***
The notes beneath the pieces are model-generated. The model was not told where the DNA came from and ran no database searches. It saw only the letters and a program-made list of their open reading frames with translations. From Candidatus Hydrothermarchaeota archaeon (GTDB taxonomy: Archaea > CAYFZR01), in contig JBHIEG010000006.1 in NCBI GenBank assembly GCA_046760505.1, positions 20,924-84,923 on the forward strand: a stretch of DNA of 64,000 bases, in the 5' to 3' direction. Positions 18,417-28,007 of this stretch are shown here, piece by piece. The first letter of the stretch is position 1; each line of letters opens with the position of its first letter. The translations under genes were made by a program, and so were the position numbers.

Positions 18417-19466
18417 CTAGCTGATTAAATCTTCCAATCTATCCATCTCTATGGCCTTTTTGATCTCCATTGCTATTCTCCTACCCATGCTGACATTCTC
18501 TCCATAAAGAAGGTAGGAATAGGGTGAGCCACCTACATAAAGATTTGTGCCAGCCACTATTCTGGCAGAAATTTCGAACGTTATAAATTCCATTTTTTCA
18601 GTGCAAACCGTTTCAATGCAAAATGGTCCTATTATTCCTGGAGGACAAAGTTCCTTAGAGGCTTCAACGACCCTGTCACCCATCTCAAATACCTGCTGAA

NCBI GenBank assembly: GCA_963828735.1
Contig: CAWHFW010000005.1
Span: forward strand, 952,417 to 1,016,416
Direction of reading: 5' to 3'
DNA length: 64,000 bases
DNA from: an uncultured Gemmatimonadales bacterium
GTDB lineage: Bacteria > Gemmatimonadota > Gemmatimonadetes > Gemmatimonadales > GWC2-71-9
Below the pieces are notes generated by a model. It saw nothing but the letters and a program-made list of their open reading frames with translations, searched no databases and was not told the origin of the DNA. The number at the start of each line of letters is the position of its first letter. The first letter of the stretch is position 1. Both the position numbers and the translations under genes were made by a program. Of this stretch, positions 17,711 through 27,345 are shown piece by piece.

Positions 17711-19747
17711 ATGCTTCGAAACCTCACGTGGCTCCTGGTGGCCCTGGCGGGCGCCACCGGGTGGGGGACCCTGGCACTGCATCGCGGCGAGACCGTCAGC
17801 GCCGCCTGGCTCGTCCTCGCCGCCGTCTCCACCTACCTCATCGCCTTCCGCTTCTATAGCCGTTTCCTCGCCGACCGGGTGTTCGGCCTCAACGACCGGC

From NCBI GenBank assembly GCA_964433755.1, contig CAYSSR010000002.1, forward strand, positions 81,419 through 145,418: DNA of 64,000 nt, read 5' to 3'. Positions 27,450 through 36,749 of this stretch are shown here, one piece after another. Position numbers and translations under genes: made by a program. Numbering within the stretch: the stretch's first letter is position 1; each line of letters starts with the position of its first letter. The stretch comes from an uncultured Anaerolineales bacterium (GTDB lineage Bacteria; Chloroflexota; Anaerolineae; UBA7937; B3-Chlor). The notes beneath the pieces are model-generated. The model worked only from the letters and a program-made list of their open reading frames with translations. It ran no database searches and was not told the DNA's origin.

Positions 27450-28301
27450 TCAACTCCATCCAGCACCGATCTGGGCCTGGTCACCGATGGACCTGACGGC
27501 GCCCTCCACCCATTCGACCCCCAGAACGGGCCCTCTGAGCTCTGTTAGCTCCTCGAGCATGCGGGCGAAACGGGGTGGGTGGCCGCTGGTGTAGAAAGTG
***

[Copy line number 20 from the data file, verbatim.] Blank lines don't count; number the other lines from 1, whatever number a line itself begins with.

27501 GCCCTCCACCCATTCGACCCCCAGAACGGGCCCTCTGAGCTCTGTTAGCTCCTCGAGCATGCGGGCGAAACGGGGTGGGTGGCCGCTGGTGTAGAAAGTG